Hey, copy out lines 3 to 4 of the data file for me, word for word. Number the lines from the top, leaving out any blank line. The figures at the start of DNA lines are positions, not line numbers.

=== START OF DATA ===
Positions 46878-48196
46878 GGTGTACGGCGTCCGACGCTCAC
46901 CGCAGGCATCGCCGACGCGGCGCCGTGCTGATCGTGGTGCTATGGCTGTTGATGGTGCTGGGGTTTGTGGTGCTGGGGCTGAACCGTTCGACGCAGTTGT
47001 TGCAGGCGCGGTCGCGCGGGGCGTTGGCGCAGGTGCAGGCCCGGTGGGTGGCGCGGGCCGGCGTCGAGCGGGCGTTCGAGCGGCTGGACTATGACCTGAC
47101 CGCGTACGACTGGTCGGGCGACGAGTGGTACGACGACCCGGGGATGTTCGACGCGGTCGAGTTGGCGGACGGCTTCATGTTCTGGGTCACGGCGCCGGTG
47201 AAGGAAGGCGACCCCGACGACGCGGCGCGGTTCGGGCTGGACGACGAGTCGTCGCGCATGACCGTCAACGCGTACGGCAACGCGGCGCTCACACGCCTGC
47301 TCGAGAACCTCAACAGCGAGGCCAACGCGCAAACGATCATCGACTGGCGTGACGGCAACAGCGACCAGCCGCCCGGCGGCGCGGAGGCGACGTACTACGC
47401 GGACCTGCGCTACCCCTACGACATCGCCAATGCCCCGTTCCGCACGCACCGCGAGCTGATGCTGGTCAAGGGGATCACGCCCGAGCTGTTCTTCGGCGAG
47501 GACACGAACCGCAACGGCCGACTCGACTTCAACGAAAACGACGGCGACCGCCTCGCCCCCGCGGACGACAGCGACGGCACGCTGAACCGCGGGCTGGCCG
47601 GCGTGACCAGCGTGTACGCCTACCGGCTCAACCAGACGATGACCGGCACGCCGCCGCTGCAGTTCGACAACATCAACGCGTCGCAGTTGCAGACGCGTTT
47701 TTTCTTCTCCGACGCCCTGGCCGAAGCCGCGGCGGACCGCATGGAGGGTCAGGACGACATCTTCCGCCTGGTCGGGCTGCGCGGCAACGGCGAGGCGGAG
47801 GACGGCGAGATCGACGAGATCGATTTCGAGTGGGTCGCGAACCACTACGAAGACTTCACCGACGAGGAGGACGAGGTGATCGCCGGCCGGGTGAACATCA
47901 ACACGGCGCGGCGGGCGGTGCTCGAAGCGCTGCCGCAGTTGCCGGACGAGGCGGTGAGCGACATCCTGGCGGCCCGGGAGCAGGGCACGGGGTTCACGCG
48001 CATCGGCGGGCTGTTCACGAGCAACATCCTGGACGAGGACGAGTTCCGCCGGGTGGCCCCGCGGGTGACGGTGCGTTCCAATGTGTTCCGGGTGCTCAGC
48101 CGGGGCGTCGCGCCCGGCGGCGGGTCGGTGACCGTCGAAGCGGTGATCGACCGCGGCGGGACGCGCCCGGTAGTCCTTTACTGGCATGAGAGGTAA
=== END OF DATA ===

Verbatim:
46901 CGCAGGCATCGCCGACGCGGCGCCGTGCTGATCGTGGTGCTATGGCTGTTGATGGTGCTGGGGTTTGTGGTGCTGGGGCTGAACCGTTCGACGCAGTTGT
47001 TGCAGGCGCGGTCGCGCGGGGCGTTGGCGCAGGTGCAGGCCCGGTGGGTGGCGCGGGCCGGCGTCGAGCGGGCGTTCGAGCGGCTGGACTATGACCTGAC